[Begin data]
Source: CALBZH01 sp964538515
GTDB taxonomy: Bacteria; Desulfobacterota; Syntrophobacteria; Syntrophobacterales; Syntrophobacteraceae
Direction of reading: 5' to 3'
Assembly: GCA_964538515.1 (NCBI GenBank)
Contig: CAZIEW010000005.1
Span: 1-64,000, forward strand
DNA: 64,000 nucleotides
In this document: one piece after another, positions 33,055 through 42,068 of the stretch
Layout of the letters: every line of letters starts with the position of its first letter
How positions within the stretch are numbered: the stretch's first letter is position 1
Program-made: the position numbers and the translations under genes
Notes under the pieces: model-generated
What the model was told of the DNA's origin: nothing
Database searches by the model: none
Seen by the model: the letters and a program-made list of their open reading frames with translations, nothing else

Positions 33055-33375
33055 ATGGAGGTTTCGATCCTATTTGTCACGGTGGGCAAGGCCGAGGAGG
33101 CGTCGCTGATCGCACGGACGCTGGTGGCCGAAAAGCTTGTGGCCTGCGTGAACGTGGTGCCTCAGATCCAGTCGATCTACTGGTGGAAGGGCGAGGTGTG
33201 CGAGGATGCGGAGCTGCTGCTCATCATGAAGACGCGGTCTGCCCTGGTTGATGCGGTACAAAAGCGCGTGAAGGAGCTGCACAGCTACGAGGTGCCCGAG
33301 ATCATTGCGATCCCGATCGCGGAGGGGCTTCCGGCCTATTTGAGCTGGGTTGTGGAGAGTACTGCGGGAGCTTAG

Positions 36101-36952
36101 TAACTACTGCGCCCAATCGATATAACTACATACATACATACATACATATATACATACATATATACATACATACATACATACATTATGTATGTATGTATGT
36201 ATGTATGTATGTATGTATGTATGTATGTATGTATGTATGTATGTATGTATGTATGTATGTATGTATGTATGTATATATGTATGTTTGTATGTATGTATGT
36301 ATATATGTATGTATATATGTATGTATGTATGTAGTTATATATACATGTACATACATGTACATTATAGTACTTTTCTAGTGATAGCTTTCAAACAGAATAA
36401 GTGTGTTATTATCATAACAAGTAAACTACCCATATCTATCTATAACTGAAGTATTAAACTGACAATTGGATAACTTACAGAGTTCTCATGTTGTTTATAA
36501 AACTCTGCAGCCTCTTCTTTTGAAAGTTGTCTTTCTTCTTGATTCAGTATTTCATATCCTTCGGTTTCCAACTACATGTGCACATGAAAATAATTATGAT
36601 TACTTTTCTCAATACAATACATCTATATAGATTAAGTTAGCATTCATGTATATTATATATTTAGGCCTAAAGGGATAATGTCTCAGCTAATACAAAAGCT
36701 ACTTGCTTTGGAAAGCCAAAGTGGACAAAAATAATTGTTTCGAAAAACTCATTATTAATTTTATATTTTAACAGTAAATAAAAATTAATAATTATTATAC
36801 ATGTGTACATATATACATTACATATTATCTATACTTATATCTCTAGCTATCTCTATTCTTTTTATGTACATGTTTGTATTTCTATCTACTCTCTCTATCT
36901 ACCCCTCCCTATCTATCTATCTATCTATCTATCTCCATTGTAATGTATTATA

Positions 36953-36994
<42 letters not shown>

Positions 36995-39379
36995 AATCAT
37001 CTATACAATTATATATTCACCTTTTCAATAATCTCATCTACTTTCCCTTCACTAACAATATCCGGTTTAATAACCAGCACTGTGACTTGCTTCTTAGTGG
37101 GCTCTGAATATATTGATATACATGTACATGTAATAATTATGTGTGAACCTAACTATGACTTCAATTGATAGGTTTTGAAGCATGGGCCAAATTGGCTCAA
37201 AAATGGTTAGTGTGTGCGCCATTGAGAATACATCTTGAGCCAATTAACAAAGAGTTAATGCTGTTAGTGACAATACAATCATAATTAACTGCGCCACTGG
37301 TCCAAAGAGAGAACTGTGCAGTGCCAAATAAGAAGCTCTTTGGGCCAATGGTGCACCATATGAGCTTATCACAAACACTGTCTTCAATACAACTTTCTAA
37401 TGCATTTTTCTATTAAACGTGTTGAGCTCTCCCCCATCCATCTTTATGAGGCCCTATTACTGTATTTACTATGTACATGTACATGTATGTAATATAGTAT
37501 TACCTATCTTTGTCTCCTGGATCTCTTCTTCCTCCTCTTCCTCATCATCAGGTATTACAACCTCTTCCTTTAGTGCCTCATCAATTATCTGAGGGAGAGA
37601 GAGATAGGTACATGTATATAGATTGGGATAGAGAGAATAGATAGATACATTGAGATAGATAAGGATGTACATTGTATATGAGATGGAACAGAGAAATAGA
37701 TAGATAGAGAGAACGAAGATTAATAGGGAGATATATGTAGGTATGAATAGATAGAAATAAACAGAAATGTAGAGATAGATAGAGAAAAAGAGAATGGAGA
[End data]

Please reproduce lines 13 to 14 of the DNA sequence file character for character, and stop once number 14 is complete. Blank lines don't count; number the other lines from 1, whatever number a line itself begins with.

What the model was told of the DNA's origin: nothing
Database searches by the model: none